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Early prison release for sex offenders irks lawmakers

INDIANAPOLIS – Indiana lawmakers are planning changes to the state’s early release law in response to this week’s slated release of two convicted sex offenders who significantly shortened their prison terms by earning college degrees.

Republican Sen. Jim Merritt of Indianapolis said Tuesday the law’s shortcoming is illustrated by the case of Christopher Wheat, a former high school swim coach convicted of having a sexual relationship with a 14-year-old female swim student.

Wheat, 38, is scheduled for release Thursday from the New Castle Correctional Facility after serving less than two years of his eight-year sentence. Merritt said Wheat “manipulated the system” to cut his sentence to about 20 months by earning two computer science degrees behind bars.

“I think he gamed the system. And we need to make sure nobody does that anymore,” Merritt said. “We all believe education in prison should be for the rehabilitation of one’s character and preparing them for their life as an ex-offender.”

A message seeking comment was left Tuesday with Wheat’s attorney, Jim Voyles.

Wheat was sentenced to eight years in September 2010 following his conviction on two counts of sexual misconduct with a minor and one count of child solicitation. His victim was a then-14-year-old student he coached at Lawrence North High School in Indianapolis.

Doug Garrison, a spokesman for the Indiana Department of Correction, said Wheat was sentenced to 15 years in prison, with five years suspended and another two years in community corrections, leaving him with an eight-year sentence. It was cut to four years for good behavior and another two years and three months were removed when he earned an associate degree and a bachelor’s degree. Garrison said Wheat must wear a GPS-monitored ankle bracelet following his release from prison.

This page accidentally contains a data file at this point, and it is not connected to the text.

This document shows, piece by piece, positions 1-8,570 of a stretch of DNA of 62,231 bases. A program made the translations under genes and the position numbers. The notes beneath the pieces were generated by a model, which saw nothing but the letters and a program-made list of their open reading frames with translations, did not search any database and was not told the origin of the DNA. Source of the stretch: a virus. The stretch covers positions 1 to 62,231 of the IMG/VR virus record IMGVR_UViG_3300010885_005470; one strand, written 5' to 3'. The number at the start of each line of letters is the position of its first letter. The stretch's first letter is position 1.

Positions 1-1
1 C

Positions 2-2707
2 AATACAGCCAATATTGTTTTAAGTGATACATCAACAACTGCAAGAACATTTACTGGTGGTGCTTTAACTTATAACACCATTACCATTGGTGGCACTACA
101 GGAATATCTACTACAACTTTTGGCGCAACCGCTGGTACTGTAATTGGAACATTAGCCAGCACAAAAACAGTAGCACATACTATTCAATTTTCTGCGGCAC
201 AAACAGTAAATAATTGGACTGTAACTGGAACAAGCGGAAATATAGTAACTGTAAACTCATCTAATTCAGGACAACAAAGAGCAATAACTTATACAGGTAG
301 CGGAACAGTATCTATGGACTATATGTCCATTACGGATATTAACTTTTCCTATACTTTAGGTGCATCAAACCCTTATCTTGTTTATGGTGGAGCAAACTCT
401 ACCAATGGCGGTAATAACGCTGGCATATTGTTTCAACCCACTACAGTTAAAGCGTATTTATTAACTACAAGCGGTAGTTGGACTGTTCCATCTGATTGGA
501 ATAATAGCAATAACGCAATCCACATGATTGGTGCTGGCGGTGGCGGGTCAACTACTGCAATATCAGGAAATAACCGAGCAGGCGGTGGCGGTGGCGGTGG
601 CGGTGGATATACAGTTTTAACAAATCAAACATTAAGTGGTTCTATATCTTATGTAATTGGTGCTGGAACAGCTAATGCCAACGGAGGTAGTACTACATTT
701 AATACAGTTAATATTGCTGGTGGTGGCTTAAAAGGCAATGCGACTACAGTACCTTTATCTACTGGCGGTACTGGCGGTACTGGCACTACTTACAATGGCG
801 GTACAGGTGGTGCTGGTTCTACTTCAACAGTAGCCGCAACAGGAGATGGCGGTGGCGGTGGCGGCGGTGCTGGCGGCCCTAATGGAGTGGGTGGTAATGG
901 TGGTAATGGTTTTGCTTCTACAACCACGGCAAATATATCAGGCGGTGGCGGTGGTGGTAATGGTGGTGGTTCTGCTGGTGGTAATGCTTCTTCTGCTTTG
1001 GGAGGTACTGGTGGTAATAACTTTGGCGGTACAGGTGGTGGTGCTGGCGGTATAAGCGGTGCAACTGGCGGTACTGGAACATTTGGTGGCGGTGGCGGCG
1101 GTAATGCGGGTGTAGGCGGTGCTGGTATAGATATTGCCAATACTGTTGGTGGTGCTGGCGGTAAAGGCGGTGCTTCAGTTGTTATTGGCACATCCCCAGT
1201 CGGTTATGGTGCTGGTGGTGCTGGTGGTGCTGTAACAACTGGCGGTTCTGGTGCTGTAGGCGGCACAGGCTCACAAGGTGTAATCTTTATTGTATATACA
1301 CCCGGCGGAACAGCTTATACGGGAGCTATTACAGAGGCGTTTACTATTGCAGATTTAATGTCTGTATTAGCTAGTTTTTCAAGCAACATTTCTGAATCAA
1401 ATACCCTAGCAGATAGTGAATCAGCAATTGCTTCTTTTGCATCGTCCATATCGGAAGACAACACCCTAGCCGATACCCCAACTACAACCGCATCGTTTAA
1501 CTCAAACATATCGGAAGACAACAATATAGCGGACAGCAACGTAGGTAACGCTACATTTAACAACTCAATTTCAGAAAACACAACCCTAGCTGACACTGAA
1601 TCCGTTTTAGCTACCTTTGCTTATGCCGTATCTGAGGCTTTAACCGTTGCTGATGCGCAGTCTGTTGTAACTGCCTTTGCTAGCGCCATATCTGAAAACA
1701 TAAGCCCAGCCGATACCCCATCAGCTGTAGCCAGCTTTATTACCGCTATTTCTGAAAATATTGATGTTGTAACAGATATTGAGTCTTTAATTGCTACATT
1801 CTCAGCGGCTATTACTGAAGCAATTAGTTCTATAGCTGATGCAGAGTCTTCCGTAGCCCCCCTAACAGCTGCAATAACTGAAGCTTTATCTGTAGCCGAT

Merritt said he’s working with Sen. Randy Head, R-Logansport, to draft legislation for the next General Assembly that would likely include making convicted sex offenders unable to shave time off their sentences by earning degrees in prison. It might also seek to prevent inmates from using previously accumulated college credits toward their degrees, as Wheat had done.

A civil lawsuit filed in November filed on behalf of Wheat’s teenage victim alleges that Lawrence Township Schools and other entities didn’t do enough to protect the then-freshman from the October 2009 sexual assaults. The lawsuit was filed in Marion Superior Court and hasn’t been slated for trial, said attorney Jonathan Little, who filed the suit on behalf of the teen, now a high school junior.

“Our family is outraged that this confessed child sex offender has satisfied an eight-year prison sentence with only nineteen months served,” the teen’s family said in a statement provided by Little.

Merritt said the slated release of another convicted sex offender – also Thursday from the New Castle prison – demonstrates that changes are needed to the state’s early release law.

Daniel J. Moore, a 53-year-old former New Whiteland Baptist Church pastor, pleaded guilty in March 2010 to child solicitation and sexual misconduct with a minor for a sexual relationship with a 15-year-old girl who was a church member. His 10-year sentence was cut to five for good behavior, and he earned associate and bachelor’s degrees in human services, further paring his sentence to about two and a half years.

State Sen. Pat Miller, R-Indianapolis, said she also will push for changes to the early release law “to fix this terrible situation.”

“Sexual predators are a menace to our society. The pain they inflict upon their victims lasts a lifetime, and it makes no sense that these violent offenders are being released early from prison,” Miller said in a statement.

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